Bottles with a seal of approval

<span>‘Marco Simonit has transformed the way winemakers think about pruning’: David Williams.</span><span>Photograph: EAQ/Getty Images/iStockphoto</span>
‘Marco Simonit has transformed the way winemakers think about pruning’: David Williams.Photograph: EAQ/Getty Images/iStockphoto

Planeta Cerasuolo di Vittoria, Sicily, Italy 2021 (£19.95, The
Great Wine Co)
The notion that ‘great wine is made in the vineyard, not the winery’ has become something of an article of faith in the modern wine world. The phrase isn’t always used in good faith (you find it on the labels of some of the most industrial, additive-ridden rubbish around). But it does represent a genuine shift in emphasis in winemaking over the past couple of decades, analogous to the prioritising of quality ingredients over flashy cheffy skill in the restaurant world. One intriguing side-effect of this change has been the rise to prominence of master-craftspeople in fields once seen as unglamorous drudge work. The Italian Marco Simonit is a famous example: a trim, stylish figure with a shock of quiffy white hair à la Jim Jarmusch or latter-day David Byrne, he has transformed the way winemakers think about pruning, his methods and skills much in demand among leading producers such as Sicily’s Planeta, the makers of this exotically perfumed, pomegranate-tangy red.

JL Chave Mon Coeur, France 2022 (£17.25, Yapp)
Something similar appears to be happening in France with Lilian Bérillon, who has made his name for his convention-breaking approach to another vital but previously somewhat under-respected part of the wine-producing cycle: the vine nursery. Bérillon believes most commercial nurseries are producing short-lived vines thanks, among other factors, to failures in the process of grafting (where two plants are joined together to make one plant, keeping the fruit characteristics of the top of the plant, aka the scion, with the root system of the lower part, aka the rootstocks) and a lack of genetic diversity in the plant material. Earlier this year, the Bérillon Nursery made a compellingly well produced film, Un Point C’est Tout (‘That’s All’), which sounds the alarm about global vineyard decline, and helps explain why so many leading winemakers – such as the great Rhône winemaker JL Chave, maker of this darkly intriguing, spice-flecked, succulently berried red – are turning to Bérillon’s plants.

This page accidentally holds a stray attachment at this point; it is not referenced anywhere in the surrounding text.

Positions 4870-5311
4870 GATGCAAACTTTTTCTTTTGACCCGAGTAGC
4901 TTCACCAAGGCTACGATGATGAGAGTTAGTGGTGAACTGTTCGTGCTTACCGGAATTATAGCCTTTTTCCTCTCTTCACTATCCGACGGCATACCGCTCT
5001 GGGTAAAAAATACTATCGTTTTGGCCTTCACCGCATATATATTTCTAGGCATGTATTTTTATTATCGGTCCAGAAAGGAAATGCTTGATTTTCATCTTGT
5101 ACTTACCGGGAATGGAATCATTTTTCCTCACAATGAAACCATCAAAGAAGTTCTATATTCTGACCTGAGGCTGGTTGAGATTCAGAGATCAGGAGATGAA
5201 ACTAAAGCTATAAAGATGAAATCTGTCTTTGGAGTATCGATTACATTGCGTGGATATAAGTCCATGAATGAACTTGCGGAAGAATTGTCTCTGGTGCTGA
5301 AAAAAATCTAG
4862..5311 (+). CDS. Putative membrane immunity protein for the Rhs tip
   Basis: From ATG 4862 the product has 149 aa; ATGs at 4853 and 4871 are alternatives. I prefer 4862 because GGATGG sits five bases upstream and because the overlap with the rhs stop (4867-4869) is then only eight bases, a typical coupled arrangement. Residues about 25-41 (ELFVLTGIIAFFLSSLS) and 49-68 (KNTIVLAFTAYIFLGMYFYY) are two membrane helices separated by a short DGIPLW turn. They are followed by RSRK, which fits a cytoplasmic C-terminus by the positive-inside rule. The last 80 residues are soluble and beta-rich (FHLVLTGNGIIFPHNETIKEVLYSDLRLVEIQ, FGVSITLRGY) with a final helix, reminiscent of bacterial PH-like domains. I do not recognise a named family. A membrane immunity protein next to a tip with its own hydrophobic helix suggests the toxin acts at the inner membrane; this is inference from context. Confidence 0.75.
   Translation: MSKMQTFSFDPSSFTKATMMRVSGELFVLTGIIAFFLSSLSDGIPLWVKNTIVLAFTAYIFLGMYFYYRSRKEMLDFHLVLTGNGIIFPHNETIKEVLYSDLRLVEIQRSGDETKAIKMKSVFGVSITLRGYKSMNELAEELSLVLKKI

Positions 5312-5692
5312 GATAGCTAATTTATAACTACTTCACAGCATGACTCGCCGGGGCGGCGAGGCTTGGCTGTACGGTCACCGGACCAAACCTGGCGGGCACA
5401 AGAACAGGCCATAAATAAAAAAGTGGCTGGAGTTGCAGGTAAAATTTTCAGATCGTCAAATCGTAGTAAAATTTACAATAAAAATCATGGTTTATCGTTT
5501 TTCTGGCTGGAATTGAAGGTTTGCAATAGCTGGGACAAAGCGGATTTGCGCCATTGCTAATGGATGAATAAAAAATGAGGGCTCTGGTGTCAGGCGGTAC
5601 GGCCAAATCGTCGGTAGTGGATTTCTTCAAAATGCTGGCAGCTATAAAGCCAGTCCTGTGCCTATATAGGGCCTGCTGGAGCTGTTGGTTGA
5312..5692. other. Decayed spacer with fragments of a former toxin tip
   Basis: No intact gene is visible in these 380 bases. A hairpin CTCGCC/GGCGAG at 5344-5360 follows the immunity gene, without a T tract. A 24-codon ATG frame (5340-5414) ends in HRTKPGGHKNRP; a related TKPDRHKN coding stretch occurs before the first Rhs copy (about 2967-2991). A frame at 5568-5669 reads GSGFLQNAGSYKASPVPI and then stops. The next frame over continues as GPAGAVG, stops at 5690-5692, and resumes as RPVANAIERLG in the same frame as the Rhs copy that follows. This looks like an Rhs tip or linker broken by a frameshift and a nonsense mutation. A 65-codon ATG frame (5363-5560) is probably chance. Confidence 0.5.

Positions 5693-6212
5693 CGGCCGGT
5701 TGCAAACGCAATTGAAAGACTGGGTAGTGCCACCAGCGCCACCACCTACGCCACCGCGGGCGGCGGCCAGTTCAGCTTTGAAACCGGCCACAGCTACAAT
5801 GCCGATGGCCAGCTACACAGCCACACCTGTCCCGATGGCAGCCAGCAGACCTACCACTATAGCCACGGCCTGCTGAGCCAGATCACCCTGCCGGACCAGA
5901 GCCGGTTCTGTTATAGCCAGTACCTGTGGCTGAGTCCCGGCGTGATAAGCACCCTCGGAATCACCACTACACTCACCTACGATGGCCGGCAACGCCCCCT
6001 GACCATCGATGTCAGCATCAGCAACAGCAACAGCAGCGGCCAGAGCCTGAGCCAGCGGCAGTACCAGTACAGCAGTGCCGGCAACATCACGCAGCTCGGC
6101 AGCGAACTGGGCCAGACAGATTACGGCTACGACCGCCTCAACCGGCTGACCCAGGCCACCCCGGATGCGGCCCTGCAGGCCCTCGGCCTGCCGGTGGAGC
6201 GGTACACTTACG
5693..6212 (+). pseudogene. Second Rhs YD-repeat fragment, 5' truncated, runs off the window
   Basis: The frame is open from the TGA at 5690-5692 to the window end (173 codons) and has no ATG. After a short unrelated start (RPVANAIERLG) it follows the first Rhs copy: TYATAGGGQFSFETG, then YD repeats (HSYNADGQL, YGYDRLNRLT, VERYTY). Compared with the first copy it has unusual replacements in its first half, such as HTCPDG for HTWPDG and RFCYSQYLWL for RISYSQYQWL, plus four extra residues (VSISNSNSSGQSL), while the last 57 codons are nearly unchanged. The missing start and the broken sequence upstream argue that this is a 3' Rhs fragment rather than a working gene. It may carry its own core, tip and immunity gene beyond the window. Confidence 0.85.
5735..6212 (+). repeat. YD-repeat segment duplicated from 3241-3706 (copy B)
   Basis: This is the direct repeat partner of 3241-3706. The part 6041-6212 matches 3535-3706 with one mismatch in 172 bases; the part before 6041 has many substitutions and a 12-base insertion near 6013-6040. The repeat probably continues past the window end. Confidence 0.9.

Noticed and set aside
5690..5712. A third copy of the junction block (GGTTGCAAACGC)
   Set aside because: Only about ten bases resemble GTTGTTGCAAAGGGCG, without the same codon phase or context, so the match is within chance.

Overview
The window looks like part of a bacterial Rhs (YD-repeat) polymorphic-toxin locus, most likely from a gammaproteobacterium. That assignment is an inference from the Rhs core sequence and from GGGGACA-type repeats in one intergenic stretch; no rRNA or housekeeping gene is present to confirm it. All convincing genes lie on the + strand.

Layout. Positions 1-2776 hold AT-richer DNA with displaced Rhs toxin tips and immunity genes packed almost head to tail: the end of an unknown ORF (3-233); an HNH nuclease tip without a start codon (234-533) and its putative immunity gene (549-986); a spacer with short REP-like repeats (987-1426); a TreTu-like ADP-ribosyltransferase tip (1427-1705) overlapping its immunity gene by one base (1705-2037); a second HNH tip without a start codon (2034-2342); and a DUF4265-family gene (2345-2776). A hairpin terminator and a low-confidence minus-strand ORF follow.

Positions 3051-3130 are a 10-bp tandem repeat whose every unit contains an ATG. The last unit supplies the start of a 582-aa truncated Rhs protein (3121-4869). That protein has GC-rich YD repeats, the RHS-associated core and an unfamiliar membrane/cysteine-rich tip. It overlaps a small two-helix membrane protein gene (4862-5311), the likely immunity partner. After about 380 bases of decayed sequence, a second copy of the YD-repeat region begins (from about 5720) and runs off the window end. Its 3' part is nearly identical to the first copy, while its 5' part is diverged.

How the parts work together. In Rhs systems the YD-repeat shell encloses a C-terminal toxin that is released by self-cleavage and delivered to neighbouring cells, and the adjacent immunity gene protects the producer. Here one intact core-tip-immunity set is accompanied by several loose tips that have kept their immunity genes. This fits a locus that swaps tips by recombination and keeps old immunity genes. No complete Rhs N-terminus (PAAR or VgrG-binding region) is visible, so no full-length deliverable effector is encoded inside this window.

Bellingham The Bernard Series Old Vine Chenin Blanc, South Africa
2021 (£12, Tesco
If Bérillon and his clients are concerned about the longevity of the young vines currently being planted in the world’s vineyards, other prominent viticulturists have made a name for preserving the very old vines that are so important to the wine world’s heritage. One of the biggest and most respected names in South African wine, for example, is Rosa Kruger, a viticulturist known for her work in finding and helping preserve valuable old vines, many of them neglected or completely ignored, all over the Cape’s winelands. Thanks to the work of intrepid vine hunters such as Kruger, and winemaker partners such as Eben Sadie, South Africa has become known for some of the best old-vine (35-year-old-plus) wines in the world, notably from its ample stocks of old chenin blanc bush vines. These can be incredible value, incidentally: I can think of vanishingly few white wines below £20 with anything like the verve, honeyed concentration and balance that Bellingham’s Bernard Series has at £12.

Follow David Williams on X @Daveydaibach